Monday, February 20, 2012

A New York Times Kaddish


There are times, however, when the Hebrew-school memories creep back, and in poignant ways. On a bitingly cold night in December 1993, a gaggle of reporters huddled in the courtyard of Jerusalem's Great Synagogue, waiting for the funeral cortege of Mordechai Lapid, a settler murdered in a drive-by attack, to leave for Hebron. (Lapid died in the arms of Baruch Goldstein, a physician who months later would massacre of 29 Muslim worshippers at the Hebron mosque.)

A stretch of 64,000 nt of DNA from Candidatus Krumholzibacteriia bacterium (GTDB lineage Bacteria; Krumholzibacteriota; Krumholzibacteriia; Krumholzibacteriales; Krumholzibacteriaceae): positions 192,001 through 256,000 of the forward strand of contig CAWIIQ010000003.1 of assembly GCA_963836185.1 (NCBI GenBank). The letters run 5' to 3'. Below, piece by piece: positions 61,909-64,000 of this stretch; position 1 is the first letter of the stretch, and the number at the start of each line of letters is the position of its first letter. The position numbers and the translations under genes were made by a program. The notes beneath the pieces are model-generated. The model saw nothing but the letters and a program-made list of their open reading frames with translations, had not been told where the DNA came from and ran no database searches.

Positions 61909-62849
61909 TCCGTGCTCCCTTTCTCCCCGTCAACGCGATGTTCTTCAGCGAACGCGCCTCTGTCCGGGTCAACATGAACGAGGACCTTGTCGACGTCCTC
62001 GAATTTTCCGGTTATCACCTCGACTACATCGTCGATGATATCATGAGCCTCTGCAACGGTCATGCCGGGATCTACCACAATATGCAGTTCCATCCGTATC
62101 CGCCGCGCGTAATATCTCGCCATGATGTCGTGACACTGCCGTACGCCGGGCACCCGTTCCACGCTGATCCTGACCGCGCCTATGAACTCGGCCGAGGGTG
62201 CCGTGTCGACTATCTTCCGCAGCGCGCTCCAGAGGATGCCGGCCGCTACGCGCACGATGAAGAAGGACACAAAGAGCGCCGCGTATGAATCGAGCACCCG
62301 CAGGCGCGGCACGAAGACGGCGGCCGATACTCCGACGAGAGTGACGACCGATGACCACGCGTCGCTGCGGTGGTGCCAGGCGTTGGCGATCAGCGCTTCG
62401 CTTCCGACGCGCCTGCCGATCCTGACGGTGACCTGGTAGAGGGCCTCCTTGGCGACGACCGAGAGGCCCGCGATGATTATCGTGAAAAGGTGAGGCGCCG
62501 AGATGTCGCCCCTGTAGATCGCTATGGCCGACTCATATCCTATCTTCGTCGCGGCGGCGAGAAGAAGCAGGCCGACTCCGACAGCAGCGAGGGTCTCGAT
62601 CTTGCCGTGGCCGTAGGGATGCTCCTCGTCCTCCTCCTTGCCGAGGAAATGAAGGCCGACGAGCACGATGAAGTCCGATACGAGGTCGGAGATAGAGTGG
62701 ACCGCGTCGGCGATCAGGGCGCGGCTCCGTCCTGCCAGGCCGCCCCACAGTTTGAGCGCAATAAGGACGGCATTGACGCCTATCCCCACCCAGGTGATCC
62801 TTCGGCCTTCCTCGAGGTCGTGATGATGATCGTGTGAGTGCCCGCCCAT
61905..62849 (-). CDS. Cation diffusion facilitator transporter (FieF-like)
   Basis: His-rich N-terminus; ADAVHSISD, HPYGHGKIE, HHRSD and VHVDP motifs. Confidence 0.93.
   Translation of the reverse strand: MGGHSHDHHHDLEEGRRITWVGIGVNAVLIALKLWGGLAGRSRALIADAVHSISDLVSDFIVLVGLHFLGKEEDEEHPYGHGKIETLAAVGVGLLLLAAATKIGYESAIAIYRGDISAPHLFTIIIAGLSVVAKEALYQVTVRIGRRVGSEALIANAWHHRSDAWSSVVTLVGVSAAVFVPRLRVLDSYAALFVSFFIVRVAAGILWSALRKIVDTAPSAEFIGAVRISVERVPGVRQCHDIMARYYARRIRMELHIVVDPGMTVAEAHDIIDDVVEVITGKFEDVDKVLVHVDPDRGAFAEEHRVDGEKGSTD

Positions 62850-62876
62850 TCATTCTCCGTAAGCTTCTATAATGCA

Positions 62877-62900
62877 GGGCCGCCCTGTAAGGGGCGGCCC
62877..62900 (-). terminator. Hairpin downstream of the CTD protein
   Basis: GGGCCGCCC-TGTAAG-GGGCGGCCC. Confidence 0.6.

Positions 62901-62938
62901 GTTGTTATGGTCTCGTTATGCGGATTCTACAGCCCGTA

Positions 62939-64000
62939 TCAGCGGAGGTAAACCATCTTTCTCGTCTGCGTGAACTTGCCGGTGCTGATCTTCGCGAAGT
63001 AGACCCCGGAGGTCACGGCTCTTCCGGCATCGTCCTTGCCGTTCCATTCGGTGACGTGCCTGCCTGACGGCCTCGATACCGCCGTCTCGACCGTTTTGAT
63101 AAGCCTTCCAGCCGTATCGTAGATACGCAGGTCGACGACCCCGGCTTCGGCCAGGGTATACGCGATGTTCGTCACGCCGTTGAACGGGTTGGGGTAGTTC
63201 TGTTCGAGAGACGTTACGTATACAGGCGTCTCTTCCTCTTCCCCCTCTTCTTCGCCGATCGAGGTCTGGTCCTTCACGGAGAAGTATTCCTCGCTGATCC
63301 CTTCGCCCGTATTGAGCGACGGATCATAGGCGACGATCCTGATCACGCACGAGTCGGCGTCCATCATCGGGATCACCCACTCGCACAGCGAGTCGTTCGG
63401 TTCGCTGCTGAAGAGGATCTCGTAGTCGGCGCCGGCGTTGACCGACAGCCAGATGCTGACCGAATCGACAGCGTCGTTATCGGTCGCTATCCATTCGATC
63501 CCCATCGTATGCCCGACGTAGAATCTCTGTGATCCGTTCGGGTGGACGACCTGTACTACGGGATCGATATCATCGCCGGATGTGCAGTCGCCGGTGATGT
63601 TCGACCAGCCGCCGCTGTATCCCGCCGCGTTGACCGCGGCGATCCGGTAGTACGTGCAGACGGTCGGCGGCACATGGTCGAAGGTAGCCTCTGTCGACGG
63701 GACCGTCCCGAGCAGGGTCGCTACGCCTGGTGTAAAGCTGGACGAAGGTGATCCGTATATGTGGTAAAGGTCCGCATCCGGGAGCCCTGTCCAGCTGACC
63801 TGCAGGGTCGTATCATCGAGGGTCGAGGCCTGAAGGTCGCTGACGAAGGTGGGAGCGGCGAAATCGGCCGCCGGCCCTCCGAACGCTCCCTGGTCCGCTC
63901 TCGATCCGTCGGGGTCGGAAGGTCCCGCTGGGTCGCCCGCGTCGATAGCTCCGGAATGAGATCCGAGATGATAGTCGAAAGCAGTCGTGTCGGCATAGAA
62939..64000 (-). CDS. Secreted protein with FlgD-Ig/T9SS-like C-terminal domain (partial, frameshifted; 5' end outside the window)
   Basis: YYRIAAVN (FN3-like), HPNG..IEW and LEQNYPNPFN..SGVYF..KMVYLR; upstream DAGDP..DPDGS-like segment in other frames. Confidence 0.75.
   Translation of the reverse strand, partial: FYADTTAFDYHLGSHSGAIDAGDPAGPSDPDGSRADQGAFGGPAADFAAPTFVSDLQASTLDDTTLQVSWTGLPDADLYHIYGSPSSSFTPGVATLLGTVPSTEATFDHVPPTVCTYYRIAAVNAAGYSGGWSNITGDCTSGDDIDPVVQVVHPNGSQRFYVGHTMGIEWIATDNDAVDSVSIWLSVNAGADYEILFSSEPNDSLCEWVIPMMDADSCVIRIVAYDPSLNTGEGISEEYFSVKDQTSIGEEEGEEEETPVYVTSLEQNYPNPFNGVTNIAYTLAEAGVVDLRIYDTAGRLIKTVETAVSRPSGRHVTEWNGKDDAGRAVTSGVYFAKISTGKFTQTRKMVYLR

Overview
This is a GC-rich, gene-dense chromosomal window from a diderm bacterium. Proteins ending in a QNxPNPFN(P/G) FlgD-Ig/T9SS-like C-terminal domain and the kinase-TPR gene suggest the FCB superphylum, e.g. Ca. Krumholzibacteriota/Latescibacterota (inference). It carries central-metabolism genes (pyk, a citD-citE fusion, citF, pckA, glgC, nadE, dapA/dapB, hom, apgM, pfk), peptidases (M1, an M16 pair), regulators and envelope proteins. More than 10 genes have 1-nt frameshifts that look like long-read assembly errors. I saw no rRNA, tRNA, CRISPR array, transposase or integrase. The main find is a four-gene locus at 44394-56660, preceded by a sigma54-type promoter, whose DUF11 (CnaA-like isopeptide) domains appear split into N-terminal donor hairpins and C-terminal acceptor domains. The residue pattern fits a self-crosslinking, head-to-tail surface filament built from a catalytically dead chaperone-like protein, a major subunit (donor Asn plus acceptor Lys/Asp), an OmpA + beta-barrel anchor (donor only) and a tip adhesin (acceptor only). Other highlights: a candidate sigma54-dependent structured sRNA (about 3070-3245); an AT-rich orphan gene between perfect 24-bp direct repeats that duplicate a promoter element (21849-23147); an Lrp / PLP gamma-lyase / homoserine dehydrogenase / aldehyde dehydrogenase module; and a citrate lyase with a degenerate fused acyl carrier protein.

As the mourner's Kaddish broke over the loudspeakers, I heard a thin voice muttering along with it. I looked to my side; it was a visibly moved Clyde Haberman, then the Times correspondent.


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